Jun 6, 2017, 11:39 AM
He lamented that without the proper management of the forest cover, agriculture would find it very challenging to succeed in achieving high yield in crop production and productivity, especially for farm produce.
Therefore, he added, to realize a meaningful agricultural development, there must be a healthy forest cover that would help to ensure that agriculture achieve its vibrant markets in terms of farm produce.
Kanimang Camara was speaking over the weekend at the end of a massive tree-planting of cashew (gmelina), another indigenous spices conducted at Sotokoi National Forest Park.
The exercise was funded by Forest and Farm Facility through the support of Food and Agricultural Organization (FAO), which was jointly implemented by the National Environment Agency, Forestry Department and the community in the three regions, Lower River Region, North Bank Region and West Coast Region.
The National Environment Agency teams were also on trek to Lower River Region and North Bank Region for the same purpose in the exercise, and planted hundreds of seedling at Sotokoi National Forest Park and Sotokoi Lower Basic as part of their pilot area.
Mr Camara also asserted that since agriculture and the forest are inter-related, then there is need for collective effort by all and sundry in protecting these natural resources for the benefit of the future generation.
He said this led to FFF joining the crusade in planting more trees in the regions as part of their contribution to national development for the benefit of future generation.
The national facilitator of Forest and Farm Facility, Mr Camara, explained that FFF had some targeted activities to implement during this year’s rainy season.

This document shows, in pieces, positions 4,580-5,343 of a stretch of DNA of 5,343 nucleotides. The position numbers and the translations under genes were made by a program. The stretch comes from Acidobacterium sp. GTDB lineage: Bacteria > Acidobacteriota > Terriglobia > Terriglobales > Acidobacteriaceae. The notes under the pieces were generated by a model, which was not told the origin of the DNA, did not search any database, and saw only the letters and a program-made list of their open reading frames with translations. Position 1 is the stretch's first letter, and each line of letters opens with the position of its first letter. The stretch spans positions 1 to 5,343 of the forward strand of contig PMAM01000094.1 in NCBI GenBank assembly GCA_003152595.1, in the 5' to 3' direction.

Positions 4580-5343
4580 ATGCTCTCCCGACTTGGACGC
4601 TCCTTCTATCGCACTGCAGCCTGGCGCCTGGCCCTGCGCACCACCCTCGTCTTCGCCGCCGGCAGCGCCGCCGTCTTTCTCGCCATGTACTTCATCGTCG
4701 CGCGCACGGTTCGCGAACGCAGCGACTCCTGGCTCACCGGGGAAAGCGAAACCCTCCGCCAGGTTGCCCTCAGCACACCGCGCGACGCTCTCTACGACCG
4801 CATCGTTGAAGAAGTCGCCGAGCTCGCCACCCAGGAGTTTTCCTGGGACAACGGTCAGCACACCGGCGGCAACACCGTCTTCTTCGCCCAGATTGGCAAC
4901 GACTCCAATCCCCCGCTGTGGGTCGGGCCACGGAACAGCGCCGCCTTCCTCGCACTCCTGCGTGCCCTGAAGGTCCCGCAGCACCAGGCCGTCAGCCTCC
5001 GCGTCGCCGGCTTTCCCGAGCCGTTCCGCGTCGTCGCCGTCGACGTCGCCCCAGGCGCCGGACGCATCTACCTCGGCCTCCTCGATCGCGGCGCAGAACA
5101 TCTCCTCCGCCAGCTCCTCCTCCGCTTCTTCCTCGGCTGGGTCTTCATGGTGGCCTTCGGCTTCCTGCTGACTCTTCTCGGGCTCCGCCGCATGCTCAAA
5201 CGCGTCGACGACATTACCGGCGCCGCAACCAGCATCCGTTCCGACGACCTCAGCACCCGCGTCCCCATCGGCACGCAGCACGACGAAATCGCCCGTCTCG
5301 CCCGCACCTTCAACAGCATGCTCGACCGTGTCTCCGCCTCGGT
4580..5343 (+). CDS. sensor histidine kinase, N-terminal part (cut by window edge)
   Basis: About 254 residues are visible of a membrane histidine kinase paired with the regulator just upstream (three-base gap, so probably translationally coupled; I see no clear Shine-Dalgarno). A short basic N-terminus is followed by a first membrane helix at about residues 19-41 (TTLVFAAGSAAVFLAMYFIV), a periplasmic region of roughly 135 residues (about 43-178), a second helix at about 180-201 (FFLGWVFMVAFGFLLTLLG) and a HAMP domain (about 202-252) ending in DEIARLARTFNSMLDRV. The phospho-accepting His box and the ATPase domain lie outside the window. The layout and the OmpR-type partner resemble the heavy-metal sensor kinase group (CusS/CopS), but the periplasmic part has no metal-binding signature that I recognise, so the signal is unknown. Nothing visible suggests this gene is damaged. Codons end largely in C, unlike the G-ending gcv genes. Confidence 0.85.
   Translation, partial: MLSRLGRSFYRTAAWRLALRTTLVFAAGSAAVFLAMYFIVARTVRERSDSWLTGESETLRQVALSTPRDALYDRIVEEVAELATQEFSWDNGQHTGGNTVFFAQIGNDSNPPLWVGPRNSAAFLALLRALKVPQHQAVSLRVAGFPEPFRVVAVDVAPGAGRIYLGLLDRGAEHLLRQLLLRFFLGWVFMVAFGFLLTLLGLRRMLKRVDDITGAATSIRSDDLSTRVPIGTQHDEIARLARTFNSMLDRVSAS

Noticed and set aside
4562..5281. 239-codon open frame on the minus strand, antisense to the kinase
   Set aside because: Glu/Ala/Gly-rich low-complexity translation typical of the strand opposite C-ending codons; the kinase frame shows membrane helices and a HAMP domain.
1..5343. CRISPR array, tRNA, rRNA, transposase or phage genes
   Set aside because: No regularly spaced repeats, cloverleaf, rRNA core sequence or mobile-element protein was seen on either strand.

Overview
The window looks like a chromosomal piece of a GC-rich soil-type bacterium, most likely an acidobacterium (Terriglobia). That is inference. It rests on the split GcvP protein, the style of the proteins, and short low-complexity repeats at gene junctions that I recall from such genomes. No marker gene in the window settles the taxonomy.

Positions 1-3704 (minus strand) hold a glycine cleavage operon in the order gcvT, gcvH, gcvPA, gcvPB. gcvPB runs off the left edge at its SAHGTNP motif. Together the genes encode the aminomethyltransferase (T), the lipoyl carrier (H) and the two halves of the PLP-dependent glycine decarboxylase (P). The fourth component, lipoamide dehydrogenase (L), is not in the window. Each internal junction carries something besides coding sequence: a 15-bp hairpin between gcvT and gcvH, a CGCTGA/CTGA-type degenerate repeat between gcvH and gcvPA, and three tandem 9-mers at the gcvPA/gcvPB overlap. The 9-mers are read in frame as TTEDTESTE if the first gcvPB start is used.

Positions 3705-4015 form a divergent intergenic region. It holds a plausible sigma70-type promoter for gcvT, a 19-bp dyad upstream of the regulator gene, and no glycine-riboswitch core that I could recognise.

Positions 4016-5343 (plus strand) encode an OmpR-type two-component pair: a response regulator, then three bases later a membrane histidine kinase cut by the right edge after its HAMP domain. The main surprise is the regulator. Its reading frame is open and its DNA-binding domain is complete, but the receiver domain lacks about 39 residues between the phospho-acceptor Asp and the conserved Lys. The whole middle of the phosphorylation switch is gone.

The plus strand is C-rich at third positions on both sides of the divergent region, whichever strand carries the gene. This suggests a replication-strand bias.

He acknowledged that some of their activities and plans included tree planting in their piloted area which includes West Coast Region, Lower River Region and North Bank Region.
He also recognised the importance of sustainable agriculture of which FFF deemed its very fitting in supporting the National Farmer Platform of The Gambia by providing funding for them to conduct a field trip to see good practice of farming, as well as forestry activities during the rainy season.
“We are also targeting to train the Bee Keepers with technical skill through the National Bee Keepers Association for young people involved in the production of bee for the purpose of self-reliance,” he said.
According to the national coordinator of FFF, they would be opening a small grant at the end of this month where they would call for proposal both for forest and farm producers’ organization to apply for grant of the Forest and Farm Facility (FFF).
He further added that it was part of their plan to conduct training for women in salt production in the Fonis, Kombo North in the West Coast Region.
Mr Camara further emphasised that FFF had planted over 3000 seedlings and some of the seeds planted are Cashew and Gmelina seeds and other indigenous pieces.
He said this year, FFF, in collaboration with their development partners, would plant trees close to a million tree pronounced by the President.
He noted that meeting the said target of one million treescalls for collective collaboration with all stakeholdersincluding NGOs with technical advice from the department of forestry to ensure that the dream become a reality.
He further explained that FFF is aiming at achieving three goals to ensure that producers groups both from forest and farm are strengthened through policy dialogue, to strengthen the farmer to have access market potential of some of the products.
He said they would also continue to support government across sectoral coordination through the NEA so they could effectively deliver their mandate.
He also commended the Food and Agricultural Organization (FAO), the International Union for the Conservation of Nature, as well as the International Institute for Environmental Development and the World Bank for supporting Forest and Farm Facility.
He also highlighted some of the achievements the FFF had registered so far, thus one of the achievements is supporting government to formulate user friendly policy.
According to him, forest and agriculture are inter-related, noting that without good forest cover agriculture could not be effective.
Sheikh Alkinky Sanyang, Environmental Education and Communication officer NEA, said tree planting in the forest was part of recovering the forest lost tree and animal.
He said NEA is always partnering with the foresters in The Gambia to support re-forestation as part of national development, as well as replacing the lost trees